I must have been about 8 when my friend and I climbed the brick fence behind our babysitter’s apartment complex and visited the Catholic church. It was unlocked on a weekday morning.

It was also empty. And since all either of us knew about Catholic church was what we had seen on television, we thought it would be fine to “play” church. When the priest showed up I really couldn’t understand his fury. We were in no way intending to be sacrilegious – or even naughty.

Up until that point – up until the shaming – I’d wanted to be Catholic. I’d wanted the ritual that seemed to be a kind of manifestation of belonging. In the Baptist church the pastor sometimes called us a “flock”, but people certainly didn’t treat one another as though they belonged.

There was nothing very special about us. No incense, no wine. We had grape juice and crackers once a month. And Grandpa fell asleep just like he did in his chair at home in front of the television. No one responded with hallelujah, no one shook like the Shakers, and no one talked in tongues.

That’s not true. Once a woman did, and my grandfather and the other deacons escorted her out, and the pastor apologized on her behalf. He said she’d been under stress. Then he went back to his sermon.

Church was white – in so many ways – White. Straight pews and straight hemlines. And it smelled of Lysol and White Shoulders perfume. The pastor wore a suit and looked the the insurance salesmen who’d shown up at Grandma’s mobile home. Crumpled. Sweaty.

In college I was in a production of The Lark. We carried candles and incense and chanted, and I fainted. The following year, another production with Gregorian chanting and candles. I fainted again. No wonder I connected the theater with the sacred long before I had read about Artaud or Grotowski and other people looking for the sacred in the storytelling space.

When I was very young – too young to remember – my mother belonged to a Quaker congregation. Or at least that was a story I knew. I tried to find a home in a Quaker community just a few years ago, but staring in silence for 45 minutes is not a great choice for someone with bipolar tendencies: a small doll set on a little Shaker chair across the room began moving for me, and it took me months to get my feet back on the ground. My doctor suggested neither Quaker silence nor a Buddhist retreat would be a good idea anytime in the near future.

I suppose, in a way, this is a sacred story:

I run on the trails. I stop and listen. This is my church now. My cathedrals and chapels. I notice – without learning the names of things by rote. I squat to pee in the scrub pines and take note of the unfurling fern of some sort – nothing delicate about it. It’s thick and dark and wet. Simultaneously I see the Alien creature folded in on itself, and a fetus unfolding. Life is a mystery, and always frightening. It’s smells can make you dizzy. Can make you wretch. Can make you acutely aware of want.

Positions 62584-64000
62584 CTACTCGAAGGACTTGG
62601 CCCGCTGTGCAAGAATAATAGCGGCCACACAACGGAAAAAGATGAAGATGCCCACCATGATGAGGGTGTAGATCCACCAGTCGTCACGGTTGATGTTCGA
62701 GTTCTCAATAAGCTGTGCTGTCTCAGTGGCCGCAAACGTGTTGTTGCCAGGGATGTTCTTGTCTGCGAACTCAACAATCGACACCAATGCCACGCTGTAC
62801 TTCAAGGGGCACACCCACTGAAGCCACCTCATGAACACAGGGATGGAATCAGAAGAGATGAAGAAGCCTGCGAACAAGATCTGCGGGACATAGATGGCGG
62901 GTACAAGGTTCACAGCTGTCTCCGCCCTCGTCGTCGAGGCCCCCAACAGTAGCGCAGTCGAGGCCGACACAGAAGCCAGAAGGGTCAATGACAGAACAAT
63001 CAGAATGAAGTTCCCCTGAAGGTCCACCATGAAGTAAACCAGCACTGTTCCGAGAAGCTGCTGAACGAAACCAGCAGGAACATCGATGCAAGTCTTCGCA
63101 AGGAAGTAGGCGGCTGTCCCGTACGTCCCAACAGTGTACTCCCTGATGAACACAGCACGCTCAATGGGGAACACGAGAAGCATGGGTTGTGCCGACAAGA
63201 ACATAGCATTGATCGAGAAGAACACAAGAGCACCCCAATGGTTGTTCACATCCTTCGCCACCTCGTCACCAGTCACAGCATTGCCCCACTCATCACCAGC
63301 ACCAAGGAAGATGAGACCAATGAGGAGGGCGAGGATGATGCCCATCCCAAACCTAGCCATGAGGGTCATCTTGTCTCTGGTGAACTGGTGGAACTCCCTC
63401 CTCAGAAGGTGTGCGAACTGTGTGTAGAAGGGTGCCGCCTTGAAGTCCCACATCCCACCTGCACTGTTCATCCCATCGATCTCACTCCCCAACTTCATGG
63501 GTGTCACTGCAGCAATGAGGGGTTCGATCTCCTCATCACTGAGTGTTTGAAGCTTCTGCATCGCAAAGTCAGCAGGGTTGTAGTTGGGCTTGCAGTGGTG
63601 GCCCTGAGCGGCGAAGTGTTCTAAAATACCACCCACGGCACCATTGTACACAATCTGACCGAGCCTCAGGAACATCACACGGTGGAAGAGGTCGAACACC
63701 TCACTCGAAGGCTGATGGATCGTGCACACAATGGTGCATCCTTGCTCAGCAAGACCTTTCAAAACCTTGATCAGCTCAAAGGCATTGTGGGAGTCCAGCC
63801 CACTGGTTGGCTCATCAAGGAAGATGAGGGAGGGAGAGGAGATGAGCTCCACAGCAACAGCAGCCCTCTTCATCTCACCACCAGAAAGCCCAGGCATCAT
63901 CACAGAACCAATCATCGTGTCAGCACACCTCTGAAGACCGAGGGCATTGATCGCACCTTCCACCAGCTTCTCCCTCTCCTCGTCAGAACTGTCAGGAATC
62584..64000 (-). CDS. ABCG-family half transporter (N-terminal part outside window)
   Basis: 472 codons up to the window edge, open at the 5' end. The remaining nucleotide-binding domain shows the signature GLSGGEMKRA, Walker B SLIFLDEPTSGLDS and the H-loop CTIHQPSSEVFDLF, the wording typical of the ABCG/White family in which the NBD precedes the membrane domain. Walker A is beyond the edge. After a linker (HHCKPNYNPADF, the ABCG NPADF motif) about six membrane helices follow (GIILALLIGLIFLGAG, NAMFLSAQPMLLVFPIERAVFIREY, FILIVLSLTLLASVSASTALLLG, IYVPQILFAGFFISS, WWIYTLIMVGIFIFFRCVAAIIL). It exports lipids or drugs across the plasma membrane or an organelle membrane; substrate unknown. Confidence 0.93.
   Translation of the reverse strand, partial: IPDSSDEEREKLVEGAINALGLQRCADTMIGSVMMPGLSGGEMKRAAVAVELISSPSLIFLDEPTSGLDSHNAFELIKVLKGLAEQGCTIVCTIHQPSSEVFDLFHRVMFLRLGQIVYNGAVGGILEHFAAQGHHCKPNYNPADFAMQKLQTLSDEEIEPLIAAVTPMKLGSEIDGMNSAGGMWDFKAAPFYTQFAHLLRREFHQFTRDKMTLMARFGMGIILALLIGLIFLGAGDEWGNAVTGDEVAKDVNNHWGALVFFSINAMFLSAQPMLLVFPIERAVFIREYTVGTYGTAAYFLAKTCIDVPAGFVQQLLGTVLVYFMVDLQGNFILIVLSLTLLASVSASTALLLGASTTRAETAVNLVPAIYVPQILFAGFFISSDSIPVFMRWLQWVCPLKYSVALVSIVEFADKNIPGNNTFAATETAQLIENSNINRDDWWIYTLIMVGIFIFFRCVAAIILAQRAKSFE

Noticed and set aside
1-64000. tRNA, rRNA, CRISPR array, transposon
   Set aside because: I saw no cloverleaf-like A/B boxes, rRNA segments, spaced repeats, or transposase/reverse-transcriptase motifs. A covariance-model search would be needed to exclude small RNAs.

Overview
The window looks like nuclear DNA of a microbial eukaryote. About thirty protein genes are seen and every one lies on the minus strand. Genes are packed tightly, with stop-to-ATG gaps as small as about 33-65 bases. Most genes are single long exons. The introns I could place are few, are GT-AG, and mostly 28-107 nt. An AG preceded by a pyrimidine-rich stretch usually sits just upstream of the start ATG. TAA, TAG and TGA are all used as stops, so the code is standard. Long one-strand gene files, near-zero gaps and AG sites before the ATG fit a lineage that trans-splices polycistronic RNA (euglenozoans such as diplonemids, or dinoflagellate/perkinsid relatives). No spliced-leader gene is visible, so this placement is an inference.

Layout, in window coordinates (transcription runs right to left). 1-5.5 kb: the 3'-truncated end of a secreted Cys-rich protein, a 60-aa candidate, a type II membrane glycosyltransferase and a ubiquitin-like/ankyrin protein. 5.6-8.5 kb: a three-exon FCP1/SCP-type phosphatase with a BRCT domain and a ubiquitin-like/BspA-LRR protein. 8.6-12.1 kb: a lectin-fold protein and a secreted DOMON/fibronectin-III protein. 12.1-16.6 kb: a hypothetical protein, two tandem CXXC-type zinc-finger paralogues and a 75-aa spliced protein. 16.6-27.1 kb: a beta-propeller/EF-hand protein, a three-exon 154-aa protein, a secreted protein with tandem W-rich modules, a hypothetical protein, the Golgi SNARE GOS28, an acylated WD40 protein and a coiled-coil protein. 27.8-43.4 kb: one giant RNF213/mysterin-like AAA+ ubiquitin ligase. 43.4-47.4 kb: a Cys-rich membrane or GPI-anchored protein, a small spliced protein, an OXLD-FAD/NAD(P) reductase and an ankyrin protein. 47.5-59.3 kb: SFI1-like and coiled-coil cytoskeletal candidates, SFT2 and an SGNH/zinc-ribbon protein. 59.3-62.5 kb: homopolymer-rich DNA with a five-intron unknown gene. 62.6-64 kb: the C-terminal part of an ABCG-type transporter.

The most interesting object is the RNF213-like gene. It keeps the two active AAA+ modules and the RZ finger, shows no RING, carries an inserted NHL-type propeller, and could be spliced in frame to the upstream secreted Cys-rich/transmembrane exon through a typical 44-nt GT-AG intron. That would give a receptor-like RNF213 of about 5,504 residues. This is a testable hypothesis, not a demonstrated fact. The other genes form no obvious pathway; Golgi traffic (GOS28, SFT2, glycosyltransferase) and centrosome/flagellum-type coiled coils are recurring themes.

This might be the fear that the sweaty pastor G. was always talking about. The awe that made the people in the Bible tremble.

Maybe this is my only hope for a Sangha. Congregation. Prayer. Meditation. Writing.

My bared butt in the breeze, knowing there are snakes in the rocks nearby. Maybe this is my only true sacred story?

 

 

I’ve been writing all morning. Things I don’t want to put into the world. But I need to get the words out.

In No Exit, Estelle says that when she can’t see herself, she wonders if she really exists.

It’s not a flattering comparison on any level, I suppose. Not in the context of Sartre’s intentions – at least not in the context of traditional interpretations of the character.

But I can only examine the validity of my thoughts when I dare to make room for a sort of reflection.

Inez tells Estelle to see herself reflected in Inez’s eyes: “I’m so tiny.”

There is an assumption that Estelle uses the mirror to make conscious adjustments to what she thinks other people see.

But what if what she sees is both the “ugly” truth that keeps her grounded and strong, and the acceptable facade: a kind of complexity of existence that requires reflection – a large-scale, unobstructed reflection.

Estelle is diminished without the mirror.

I find it odd that so many approach No Exit with a collective sense of morality that Sartre himself rejected. If Sartre can get behind Stalin’s choices, surely he can get behind Estelle’s?

Maybe Garcon and Estelle are in Hell only because Inez convinces them of it. “I’m watching you,” she tells Garcon when he decides to have sex with Estelle.

Yeah, that’s a problem for him now? It wasn’t before.

How bourgeois.

A collective sense of morality exists in Hell.

Inez is the torturer after all.


Funny how, once a character is on the page, the author loses control.

Sometimes I stumble on my own writing – an old poem, or a bit of a journal entry – and it is completely foreign to me.

I wrote a draft of a novel once.
And realized that I am a poet: fragmented.

Shattered.


All these truths that rise and dive beneath the surface like sharks.